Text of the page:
, attached to 1992-03-13

Review by DemandOpener

DemandOpener Another of The Phish Companion 3.0's Top 100 shows, this is one I can't really get my head around as a legitimate inclusion in the Top 100 Phish Shows Ever Played, an illustrious distinction that should be reserved for shows more...well, distinct, than this. Nevertheless, this show is extraordinarily well put together, full of fun antics, great setlist picks, and a couple of must-hear Phishy musical moments.

The Curtain is always a fantastic, tone setting opener. This Curtain is impeccably played and followed with a trio of SOAMelt, Poor Heart, and Guelah that were all well played as well. Following the classic opening salvo is only the fourth Maze ever played, and it shows, as the band doesn't seem to be incredibly comfortable with the nuances of the composed section yet, flubbing some notes and playing at a considerably slower pace. Things pick up during the solo sections, though, as the Page and Trey duel delivers some truly melodic playing not usually found in Maze. Unfortunately, this version doesn't quite have the epic build up of tension that Maze has today, but it's still a good listen. As such, I would definitely recommend this Maze, mostly as a curiosity piece but also as a genuinely enjoyable bit of pre-1993 Phish to listen to. Dinner and a Movie followed right behind Maze, and featured some hilarious audience participation. I enjoyed this Dinner while it lasted, it wouldn't be long until America's favorite pre-nuptial ritual would become a rarity at Phish shows. (1992 was the last year Dinner and a Movie has been played more than four times.)

Divided Sky feels rather truncated (the length of the infamous 'pause' is negligible at best, despite the fans' best efforts to get them to play Possum), but is never underappreciated. Trey customarily rips this Divided Sky jam, and provides the first bona fide highlight of the evening. An early, weak Mound >s into Fluffhead, a welcome surprise given the band's infrequent propensity to play multiple composed songs in the first set. This Fluffhead is right in the pocket, and totally hits the spot at this point in the set, and features an amusing "Follow the Yellow Brick Road" tease at the end that carries into the start of Antelope.

You've almost certainly heard this incredible Big Black Furry Antelope From Mars (it was released on Live Bait 6) and if not, I (and everyone else) highly recommend it. It's certainly a rip-roaring good time, featuring dissonant playing up the wazoo, a great -> BBFCFM, hilarious Hawaii and Three Stooges antics, secret language of the Get Back, Complete Stop, and Simpsons variety. I mean, damn, this Antelope is something special to behold. This is Phish at their at their most wild and uninhibited! They are completely out of control here in the best possible way! I can't talk this Antelope up enough, just go listen to it!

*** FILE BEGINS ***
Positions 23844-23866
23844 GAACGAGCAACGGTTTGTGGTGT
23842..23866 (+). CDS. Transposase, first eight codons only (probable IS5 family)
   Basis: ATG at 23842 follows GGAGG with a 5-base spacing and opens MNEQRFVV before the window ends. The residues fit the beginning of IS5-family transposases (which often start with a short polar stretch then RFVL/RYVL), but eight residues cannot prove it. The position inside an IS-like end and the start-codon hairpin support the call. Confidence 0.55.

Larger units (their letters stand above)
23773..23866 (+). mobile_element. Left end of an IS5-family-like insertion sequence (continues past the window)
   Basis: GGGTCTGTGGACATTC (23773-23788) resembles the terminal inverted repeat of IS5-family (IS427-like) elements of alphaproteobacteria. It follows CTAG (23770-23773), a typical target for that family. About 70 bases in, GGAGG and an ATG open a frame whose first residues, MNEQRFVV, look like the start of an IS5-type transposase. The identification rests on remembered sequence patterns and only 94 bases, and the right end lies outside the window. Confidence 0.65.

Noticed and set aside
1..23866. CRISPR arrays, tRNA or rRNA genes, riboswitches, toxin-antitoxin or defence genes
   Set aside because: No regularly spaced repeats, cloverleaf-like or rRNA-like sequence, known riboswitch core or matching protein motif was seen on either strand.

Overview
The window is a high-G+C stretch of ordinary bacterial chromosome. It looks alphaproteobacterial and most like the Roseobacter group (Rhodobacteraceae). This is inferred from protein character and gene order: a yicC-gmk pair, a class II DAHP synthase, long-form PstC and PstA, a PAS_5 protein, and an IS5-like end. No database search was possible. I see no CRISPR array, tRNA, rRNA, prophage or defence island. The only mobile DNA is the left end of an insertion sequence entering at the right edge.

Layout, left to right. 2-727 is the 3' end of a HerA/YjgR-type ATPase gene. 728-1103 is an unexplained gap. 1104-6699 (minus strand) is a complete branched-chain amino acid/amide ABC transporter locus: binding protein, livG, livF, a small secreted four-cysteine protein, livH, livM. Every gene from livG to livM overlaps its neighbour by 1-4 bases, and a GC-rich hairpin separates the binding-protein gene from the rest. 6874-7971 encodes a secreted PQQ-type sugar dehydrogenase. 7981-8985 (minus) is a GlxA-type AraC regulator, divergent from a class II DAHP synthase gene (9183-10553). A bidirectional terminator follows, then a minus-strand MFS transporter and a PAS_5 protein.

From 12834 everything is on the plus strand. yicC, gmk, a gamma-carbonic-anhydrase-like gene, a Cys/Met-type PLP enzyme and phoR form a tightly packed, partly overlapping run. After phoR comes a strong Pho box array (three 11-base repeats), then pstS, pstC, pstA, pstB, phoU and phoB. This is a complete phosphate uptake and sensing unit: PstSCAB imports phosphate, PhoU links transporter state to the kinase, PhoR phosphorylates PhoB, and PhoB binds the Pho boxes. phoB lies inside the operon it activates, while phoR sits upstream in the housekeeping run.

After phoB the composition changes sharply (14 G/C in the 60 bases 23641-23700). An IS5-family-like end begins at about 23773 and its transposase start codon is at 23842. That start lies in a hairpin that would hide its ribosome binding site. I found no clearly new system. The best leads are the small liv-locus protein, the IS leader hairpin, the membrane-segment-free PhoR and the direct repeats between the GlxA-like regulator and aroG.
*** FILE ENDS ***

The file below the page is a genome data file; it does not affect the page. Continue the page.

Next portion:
The second set of this show is undeniably songy, and if it were played today everyone would almost certainly hate it due to lack of jams, despite the incredible song selection (a thought which amuses me greatly). Seriously, the big jams are nowhere to be found, but there a myriad of interesting things going on in this set. One of the longest versions of Wilson ever has "Somewhere Over the Rainbow" teases and gets so quiet at times you can barely hear it. The Brother that follows is a beautiful mess. Similarly to Maze and Mound, the Horse > Silent combo features a bit of early-version jitters. A sentence beginning with nondescript versions of Landlady and Lizards and a new tune, My Mind's Got a Mind of Its Own follow, is punctuated nicely by The Sloth. (I take back what I said earlier, by the way, phans might be s**ting their pants for the privilege of adding Brother, Landlady, Lizards, MMGAMOIO, and The Sloth to their stats!)

The second half of the set brings us the newly (and mercifully) redone Rift. It's hasn't quite reached its blazingly fast peak yet (and honestly, they've play it faster in 2016 than they play it here), but if you've heard the old version of Rift, you'll recognize what a relief it is for the song to finally be up to speed. More antics follow this pretty well-played Rift in the form of Cold as Ice, Henrietta's new walkup music. The ensuing Love You features Fish introducing the band members and taking a hard-earned bag-vac solo, which is something you don't see every day!

The centerpiece of the second set is the final song, a Possum that includes instructions to all the different secret language signals the band was using at the time! Absolutely nobody who considers themselves a phan should go without hearing these instructions, just in case Phish ever decides to bring back secret language. Be prepared, everybody! A fitting Contact with Mike on accordion/Fire combo sends the Campus Club crowd home happy.

Killer early show, one of the best examples of how great Phish was becoming before our (your, their) very eyes.

Highlights: Maze, Divided Sky, Antelope, Wilson, Possum
My rating: 4.5/5.
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